Solving Problem Solving

This problem-solving tool scans the world (ok, the world wide web) for possible solutions to not only bring new ideas to the table, but to help solve problems faster.

Problem solving has (at least) three problems:
1. It requires information—information that’s made of syntax, semantics, context, relevance, fragments and sometimes fully formed concepts.
2. It’s often a messy process.
3. Shortcuts often result in merely reinventing the wheel.

Enter Goldfire Innovator from Invention Machine Corp. (Boston, MA; www.invention-machine.com), software that brings structure and repeatability to problem solving. It also retrieves answers—prior knowledge, really—to questions hatched in the problem-solving process. Basically, it recasts a problem to be solved in conceptual abstract language, and then finds solutions in corporate and worldwide technical literature. In so doing, says Stephen Brown, Invention Machine’s vice president of strategic marketing, “it improves the odds of converting an idea into a product.” 

Goldfire is best at solving non-deterministic problems, those that don’t have an explicit road map or formula leading to a correct answer. “They tend to be in this space of subjectivity, what-if, and what-am-I-going-to-do-now kinds of head scratching,” explains Brown. Non-deterministic problems are typically solved through brainstorming: people gather together, throw out ideas, and hope something comes out. Naturally, there are problems with this approach. First, brainstorming often depends on the personalities involved, their expertise, and such not-so-extraneous factors as office politics. Second, says Brown, “What you know is limited to what you know.” As a workforce gets older, the more its what-you-know knowledge retires from the enterprise. Last, brainstorming is undirected, unstructured, and not repeatable. Executives are “very uncomfortable at just throwing money into research,” Brown continues; “they don’t necessarily know what they’re going to get out the other end.”



Research as far back as the 1940s in the United States, Russia, and elsewhere has shown that tough technical constraints and tradeoffs are often solved in similar ways. From that has come various formal and provable methods for problem solving. Of note are value engineering, root cause analysis, failure mode effects analysis, and inventive problem solving (TRIZ). These methods, all incorporated in Goldfire Innovator, both guide analysis and stimulate innovative thinking along structured, disciplined ways. The software also incorporates an assumption: There’s nothing new under the sun. Breakthroughs often happen when known science from a different scientific discipline is applied to the problem at hand. In other words, explains Brown, “Real innovation happens not because we create new science, but because we apply cross-disciplinary science in new ways.”

In addition, Goldfire Innovator tackles the challenge of locating desired concepts in a precise and timely manner. Locating known science is supported with worldwide concept retrieval. For starters, Goldfire Innovator’s semantic engine retrieves relevant prior knowledge from structured and unstructured corporate content on shared drives and databases. That in itself is no easy feat within documents across project or departmental silos. The software also retrieves external semantically relevant content on the Web. This process has its own difficulties, as anyone using Google knows. Last, Invention Machine provides semantic access to over 15-million worldwide patents—a treasure trove of ideas, scientific effects, and background “on how systems and components interact and behave functionally to achieve certain outcomes,” says Brown.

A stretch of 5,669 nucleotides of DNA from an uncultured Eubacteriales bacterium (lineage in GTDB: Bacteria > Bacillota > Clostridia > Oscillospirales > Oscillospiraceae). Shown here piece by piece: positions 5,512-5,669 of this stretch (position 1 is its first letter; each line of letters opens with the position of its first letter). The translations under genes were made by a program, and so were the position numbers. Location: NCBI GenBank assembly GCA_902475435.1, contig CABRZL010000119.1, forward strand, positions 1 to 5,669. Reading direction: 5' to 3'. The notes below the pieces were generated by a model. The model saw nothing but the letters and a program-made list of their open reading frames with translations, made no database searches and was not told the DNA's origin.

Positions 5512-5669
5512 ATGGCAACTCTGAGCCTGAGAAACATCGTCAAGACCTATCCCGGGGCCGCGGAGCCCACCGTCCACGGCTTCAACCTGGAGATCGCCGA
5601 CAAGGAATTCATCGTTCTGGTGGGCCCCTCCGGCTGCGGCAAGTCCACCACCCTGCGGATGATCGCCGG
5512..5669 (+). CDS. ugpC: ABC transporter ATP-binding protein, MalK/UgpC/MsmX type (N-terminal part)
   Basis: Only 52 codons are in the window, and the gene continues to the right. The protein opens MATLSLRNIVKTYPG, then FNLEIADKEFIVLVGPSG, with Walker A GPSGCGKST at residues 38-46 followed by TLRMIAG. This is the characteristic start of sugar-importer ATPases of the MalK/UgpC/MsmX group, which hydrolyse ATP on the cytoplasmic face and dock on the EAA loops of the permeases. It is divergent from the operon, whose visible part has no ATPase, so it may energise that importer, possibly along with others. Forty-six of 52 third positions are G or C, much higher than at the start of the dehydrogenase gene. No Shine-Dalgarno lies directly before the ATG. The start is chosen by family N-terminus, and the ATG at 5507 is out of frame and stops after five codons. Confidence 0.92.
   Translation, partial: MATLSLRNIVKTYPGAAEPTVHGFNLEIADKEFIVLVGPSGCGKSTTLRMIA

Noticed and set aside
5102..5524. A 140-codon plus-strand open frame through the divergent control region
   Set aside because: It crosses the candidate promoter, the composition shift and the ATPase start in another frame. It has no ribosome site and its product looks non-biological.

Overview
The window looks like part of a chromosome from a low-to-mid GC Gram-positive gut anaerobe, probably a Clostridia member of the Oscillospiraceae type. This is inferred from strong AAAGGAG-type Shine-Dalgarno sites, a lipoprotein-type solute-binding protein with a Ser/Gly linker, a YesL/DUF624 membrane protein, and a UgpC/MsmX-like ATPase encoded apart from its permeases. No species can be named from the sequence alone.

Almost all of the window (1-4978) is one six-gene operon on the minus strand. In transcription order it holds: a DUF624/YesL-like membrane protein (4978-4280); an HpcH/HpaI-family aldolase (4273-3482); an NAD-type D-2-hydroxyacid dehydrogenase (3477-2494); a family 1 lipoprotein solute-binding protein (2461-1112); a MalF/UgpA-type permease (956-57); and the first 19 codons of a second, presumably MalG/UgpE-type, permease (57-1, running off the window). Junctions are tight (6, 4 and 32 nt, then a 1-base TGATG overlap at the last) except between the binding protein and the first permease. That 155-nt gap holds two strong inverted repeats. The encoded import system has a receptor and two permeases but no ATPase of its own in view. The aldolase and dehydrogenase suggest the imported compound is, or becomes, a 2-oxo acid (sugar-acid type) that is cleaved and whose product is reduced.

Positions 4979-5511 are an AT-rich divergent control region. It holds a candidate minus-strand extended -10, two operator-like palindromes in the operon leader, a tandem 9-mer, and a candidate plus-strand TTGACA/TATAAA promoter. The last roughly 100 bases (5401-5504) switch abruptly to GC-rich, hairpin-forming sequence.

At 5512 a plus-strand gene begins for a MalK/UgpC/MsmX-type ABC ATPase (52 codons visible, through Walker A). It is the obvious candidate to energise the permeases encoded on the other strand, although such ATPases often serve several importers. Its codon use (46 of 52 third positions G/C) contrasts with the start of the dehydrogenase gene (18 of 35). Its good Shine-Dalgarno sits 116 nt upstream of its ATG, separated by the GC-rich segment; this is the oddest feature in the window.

Goldfire Innovator’s “semantic knowledge engine” retrieves information relevant to the problem at hand and indexes the content. This is more than a keyword search. Invention Machines linguistic technology “understands” the functional meaning of each sentence in a document. These understandings are then presented to users. Contrast this with traditional search technologies, which neither understand the structure nor the grammar of language. Text string matches miss syntax, context, and concepts that are out of context. Relevant and casual information is missed.



The software costs about $75,000 for 10 seats. Payback can be realized not only in solving problems related to, say, warranty, but also as regards the speed that engineers can get the job done. For example, Delphi had a stress fatigue problem that caused a release actuator for an integrated cinching latch to break after 18,000 cycles. Using traditional root-cause methods, Delphi investigated and resolved the problem in a month. Another Delphi team used Goldfire Innovator. First, they identified all the components relevant to the actuator’s capabilities. Goldfire Innovator’s Device Improvement Wizard then guided the team in determining the functional interaction of the components. The software applied value engineering metrics to focus the team on key areas of high-cost, problematic component behavior, technical contradictions, and functional constraints. Design simplification algorithms guided the Delphi engineers through the process of trimming problematic components and producing multiple alternative designs. Last, the software’s Library of Inventive Principles presented conceptual ideas about how analogous technical problems were solved in the past. The team identified the root cause in 10 hours, which could have reduced iterations and the implementation of the solution by three weeks.